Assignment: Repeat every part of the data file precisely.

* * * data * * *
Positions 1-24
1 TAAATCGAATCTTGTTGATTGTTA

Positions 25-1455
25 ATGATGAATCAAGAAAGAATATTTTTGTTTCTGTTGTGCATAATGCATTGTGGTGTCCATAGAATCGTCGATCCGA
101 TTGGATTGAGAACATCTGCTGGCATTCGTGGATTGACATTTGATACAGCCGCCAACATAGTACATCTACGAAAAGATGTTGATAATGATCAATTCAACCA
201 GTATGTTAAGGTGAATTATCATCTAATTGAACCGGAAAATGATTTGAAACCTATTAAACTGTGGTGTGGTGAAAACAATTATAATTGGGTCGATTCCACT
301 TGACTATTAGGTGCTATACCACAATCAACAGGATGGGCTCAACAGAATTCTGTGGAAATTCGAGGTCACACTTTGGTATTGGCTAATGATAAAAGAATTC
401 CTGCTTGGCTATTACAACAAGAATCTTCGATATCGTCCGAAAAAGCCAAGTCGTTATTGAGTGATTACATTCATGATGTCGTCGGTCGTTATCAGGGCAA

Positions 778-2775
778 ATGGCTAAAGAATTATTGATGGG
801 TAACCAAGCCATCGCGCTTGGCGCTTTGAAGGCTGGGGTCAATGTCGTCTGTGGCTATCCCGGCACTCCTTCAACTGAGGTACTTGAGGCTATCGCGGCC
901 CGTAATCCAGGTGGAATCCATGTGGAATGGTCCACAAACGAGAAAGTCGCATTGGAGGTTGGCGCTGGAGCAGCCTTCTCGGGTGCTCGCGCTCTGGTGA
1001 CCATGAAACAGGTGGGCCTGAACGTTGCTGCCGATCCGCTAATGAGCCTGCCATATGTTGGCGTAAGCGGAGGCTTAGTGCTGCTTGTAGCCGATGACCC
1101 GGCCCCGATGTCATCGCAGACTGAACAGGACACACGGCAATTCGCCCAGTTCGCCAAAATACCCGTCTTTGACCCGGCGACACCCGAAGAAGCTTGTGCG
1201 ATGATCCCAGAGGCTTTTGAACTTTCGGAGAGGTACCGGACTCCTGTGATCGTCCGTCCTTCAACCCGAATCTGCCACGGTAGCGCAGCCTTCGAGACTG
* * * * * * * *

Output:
Positions 1-24
1 TAAATCGAATCTTGTTGATTGTTA

Positions 25-1455
25 ATGATGAATCAAGAAAGAATATTTTTGTTTCTGTTGTGCATAATGCATTGTGGTGTCCATAGAATCGTCGATCCGA
101 TTGGATTGAGAACATCTGCTGGCATTCGTGGATTGACATTTGATACAGCCGCCAACATAGTACATCTACGAAAAGATGTTGATAATGATCAATTCAACCA
201 GTATGTTAAGGTGAATTATCATCTAATTGAACCGGAAAATGATTTGAAACCTATTAAACTGTGGTGTGGTGAAAACAATTATAATTGGGTCGATTCCACT
301 TGACTATTAGGTGCTATACCACAATCAACAGGATGGGCTCAACAGAATTCTGTGGAAATTCGAGGTCACACTTTGGTATTGGCTAATGATAAAAGAATTC
401 CTGCTTGGCTATTACAACAAGAATCTTCGATATCGTCCGAAAAAGCCAAGTCGTTATTGAGTGATTACATTCATGATGTCGTCGGTCGTTATCAGGGCAA

Positions 778-2775
778 ATGGCTAAAGAATTATTGATGGG
801 TAACCAAGCCATCGCGCTTGGCGCTTTGAAGGCTGGGGTCAATGTCGTCTGTGGCTATCCCGGCACTCCTTCAACTGAGGTACTTGAGGCTATCGCGGCC
901 CGTAATCCAGGTGGAATCCATGTGGAATGGTCCACAAACGAGAAAGTCGCATTGGAGGTTGGCGCTGGAGCAGCCTTCTCGGGTGCTCGCGCTCTGGTGA
1001 CCATGAAACAGGTGGGCCTGAACGTTGCTGCCGATCCGCTAATGAGCCTGCCATATGTTGGCGTAAGCGGAGGCTTAGTGCTGCTTGTAGCCGATGACCC
1101 GGCCCCGATGTCATCGCAGACTGAACAGGACACACGGCAATTCGCCCAGTTCGCCAAAATACCCGTCTTTGACCCGGCGACACCCGAAGAAGCTTGTGCG
1201 ATGATCCCAGAGGCTTTTGAACTTTCGGAGAGGTACCGGACTCCTGTGATCGTCCGTCCTTCAACCCGAATCTGCCACGGTAGCGCAGCCTTCGAGACTG